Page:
ARE YOU OF THE BELIEF THAT INCREASING ACHES & PAINS ARE ALL JUST A PART OF GETTING OLDER?
Certainly, some aches and pains may be inevitable, but just like when you were younger, the better your body is aligned and in balance, the better it works, and you feel. Some of those symptoms may not be “just due to age”. Chiropractors Scott Champion and Kiara Karayannis are here to assess and advise if they might be able to help.
39 Barralong Rd Erina 2250 p 4365 2112 e email@example.com
championchiro.com.au JULY/AUGUST – ISSUE 42
Hay, Hell and
Booligal WORDS BY DORIAN MODE. PHOTOGRAPHY LYDIA THORPE
One Tree Hotel
he NSW town of Hay is so flat that if you stand on a milkcrate you can see Mudgee. But this makes it the ideal place to imbibe a glorious outback sunset. So after collecting a Sundowner Pack of nibbles from Kinfolk & Co, Hay’s newest café, we make a beeline for ‘the viewing area’. Here we catch up with Alison McLean, whom we met 10 years ago when we were last in Hay. I often wondered how Ali and her farmer husband survived the drought in the isolated town of Booligal (70 clicks out of Hay). Indeed, Booligal’s such a tough town, Banjo immortalised it in his poem, Hay, Hell and Booligal. Upon the district and the town – Which worse than hell itself they call: In fact, the saying far and wide Along the Riverina side Is ‘Hay and Hell and Booligal’. Alison says they only survived by switching from merinos to Dorper – a South African breed of domestic sheep primarily used for meat. Ali works part-time for Hay tourism and those clever people at Long Paddock, a tourist
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initiative tracing the Cobb & Co Highway Touring Route. Against a lingering sunset - like an upturned glass of mango juice - Ali shows me their latest virtual storytelling app where historic characters chat with you at various signposts – wonderful for engaging kids in history. In passing, I mention we are staying at The Bank B&B in Hay. She says the current owner, Shelia, underscores the “new Hay”. Sheila Smith recently returned to Hay during lock down from Melbourne, where she ran/runs a successful interior design business. Her business is now housed below The Bank B&B, once her family home. Built-in 1891, said Bank was The London Chartered Bank. In 1942 it was taken over by Goldsborough Mort before housing three generations of the Smith family (not the charity). Moreover, with Shelia’s striking resemblance to Helena Bonham Carter, you’ll think you’ve stepped into a Merchant Ivory film, with the Bank B&B’s Victorian aesthetic and juxtaposition of grandeur and contemporary stylings. Shelia has a great eye for vintage chic. Psst! I can never understand why people choose a Norman Bates-esque Motel when for a
few extra guineas you can stay in style, with nice linen and a wine library (my preferred reading). What we like about this B&B is guests have the entire floor. You’re not sharing with another snoring couple. But seniors note: while we adored the grand staircase it might not suit the dodgy hip gang. But most will be fine. Breakfast on the Bank’s sunlit balcony is lush, with cloth napkins and fine china. A lazy stroll from our accommodation is The Hay Water Tower. Did you know Hay has more WW2 soldiers per capita than any country town in Australia? So this cylindrical memorial commemorates five Hay servicemen and women and is part of the Australian Silo Art Trail collective.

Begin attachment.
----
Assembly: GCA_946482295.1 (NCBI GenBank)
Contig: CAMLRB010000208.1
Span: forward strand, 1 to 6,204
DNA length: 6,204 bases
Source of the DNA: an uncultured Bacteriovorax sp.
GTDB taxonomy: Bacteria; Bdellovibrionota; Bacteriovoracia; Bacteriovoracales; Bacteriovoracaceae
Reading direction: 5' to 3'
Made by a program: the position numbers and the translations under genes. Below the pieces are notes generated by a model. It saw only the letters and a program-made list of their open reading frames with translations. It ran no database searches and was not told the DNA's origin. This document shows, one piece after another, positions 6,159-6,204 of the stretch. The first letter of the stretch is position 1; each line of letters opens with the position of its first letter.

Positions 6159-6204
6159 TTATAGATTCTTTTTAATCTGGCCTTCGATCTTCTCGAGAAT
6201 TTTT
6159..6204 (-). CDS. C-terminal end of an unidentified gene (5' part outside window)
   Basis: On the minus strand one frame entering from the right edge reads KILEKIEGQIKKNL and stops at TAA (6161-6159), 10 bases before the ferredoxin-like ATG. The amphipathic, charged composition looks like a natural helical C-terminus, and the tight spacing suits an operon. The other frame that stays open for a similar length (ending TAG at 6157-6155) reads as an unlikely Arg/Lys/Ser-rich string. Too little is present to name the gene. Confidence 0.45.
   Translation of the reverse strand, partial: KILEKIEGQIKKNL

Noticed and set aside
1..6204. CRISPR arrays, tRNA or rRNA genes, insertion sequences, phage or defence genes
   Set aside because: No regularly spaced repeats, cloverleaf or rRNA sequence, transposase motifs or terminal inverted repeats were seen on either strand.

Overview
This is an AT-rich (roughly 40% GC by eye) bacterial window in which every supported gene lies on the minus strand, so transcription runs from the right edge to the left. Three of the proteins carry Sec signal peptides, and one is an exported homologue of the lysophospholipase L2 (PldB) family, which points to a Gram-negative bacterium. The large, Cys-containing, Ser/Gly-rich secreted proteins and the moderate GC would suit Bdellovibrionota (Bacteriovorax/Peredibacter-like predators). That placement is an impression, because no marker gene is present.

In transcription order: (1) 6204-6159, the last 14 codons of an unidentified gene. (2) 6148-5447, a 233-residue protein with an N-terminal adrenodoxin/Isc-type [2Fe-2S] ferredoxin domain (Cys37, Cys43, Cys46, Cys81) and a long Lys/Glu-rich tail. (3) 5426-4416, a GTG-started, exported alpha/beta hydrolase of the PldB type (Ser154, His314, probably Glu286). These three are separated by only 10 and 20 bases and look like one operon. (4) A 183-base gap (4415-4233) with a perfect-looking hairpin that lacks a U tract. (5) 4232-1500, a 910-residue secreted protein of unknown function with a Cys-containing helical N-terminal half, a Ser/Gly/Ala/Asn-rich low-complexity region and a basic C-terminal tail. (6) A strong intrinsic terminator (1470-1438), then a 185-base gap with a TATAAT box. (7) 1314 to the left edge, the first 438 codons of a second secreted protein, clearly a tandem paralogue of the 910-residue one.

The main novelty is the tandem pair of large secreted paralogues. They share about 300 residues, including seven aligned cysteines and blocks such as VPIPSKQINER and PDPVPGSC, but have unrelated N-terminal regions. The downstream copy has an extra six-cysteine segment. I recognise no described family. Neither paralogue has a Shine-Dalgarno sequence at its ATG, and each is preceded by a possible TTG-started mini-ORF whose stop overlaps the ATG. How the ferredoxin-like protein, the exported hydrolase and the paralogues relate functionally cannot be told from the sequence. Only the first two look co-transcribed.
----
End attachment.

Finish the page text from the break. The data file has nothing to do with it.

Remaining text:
It’s here we meet South Australian grey nomads in their $165,000 RV, exploring NSW via these silos. (We had no idea these RVs were so pricey!) We chat about life on the road in a luxury RV. Not sure about the depreciation on these RVs. But why not spend the kid’s inheritance? After a visit to Bishops Lodge and Shear Outback – an excellent interpretative centre devoted to shearers and larrikins of the bush - we visit Hay Gaol, built-in 1878. Now a funky museum, it holds a miscellany of local artefacts. Here I feel a chill strolling through the gaol cells and the lingering presence of its former denizens. A curious building, the complex is a palimpsest
Upon the district and the town – Which worse than hell itself they call: In fact, the saying far and wide Along the Riverina side is ‘Hay and Hell and Booligal’.
s t c a F t F as
The Bank Bed & Breakfast 86 Lachlan St, Hay NSW 2711 M: 0422 176 709 E: firstname.lastname@example.org www.bankbedandbreakfast.com.au
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of its erstwhile tenants: maternity hospital, hospital for the insane, prisoner of war detention centre, institute for girls (up until the 1970s). It’s the latter that I find the most moving. These girls were treated like 19th century Norfolk Island convicts: eyes to the floor, solitary confinement and punished for the smallest breach of protocol. Lost teenage girls at risk of “moral danger” or deemed “uncontrollable” by the governing patriarchy. Later we meet Sally Smith (Shelia’s mum) pedalling up to the Bank B&B on her vintage pushbike. This spritely septuagenarian has recently restored an Australian icon: The One Tree Hotel. She offers to take us there for a stickybeak. Built in 1862 (nee “Finch’s Public House”) it was perched near a large gum tree (the tree was destroyed in a storm in 1900) on an otherwise treeless plain stretching from Hay to Booligal, it became the inspiration of the aforementioned poetry of Paterson and later prose of Lawson; ‘One Tree’ often being referred to as ‘Hell’. The tiny bar of this hotel is still the same as it must have been in the 1800s. Sally’s passionate about the old timber hotel but laments thieves stealing the fittings, like hurricane lamps, even an old table that was screwed to the floor! There’s an eerie presence as we walk around the property, with the low whistle of the wind across the plains and the metronome of a chain upon a steel gate. It underscores the loneliness of the bush and these Cobb & Co trade routes. Indeed the old restored coach in the centre of town says, “licensed to carry 19 passengers”. Ouch!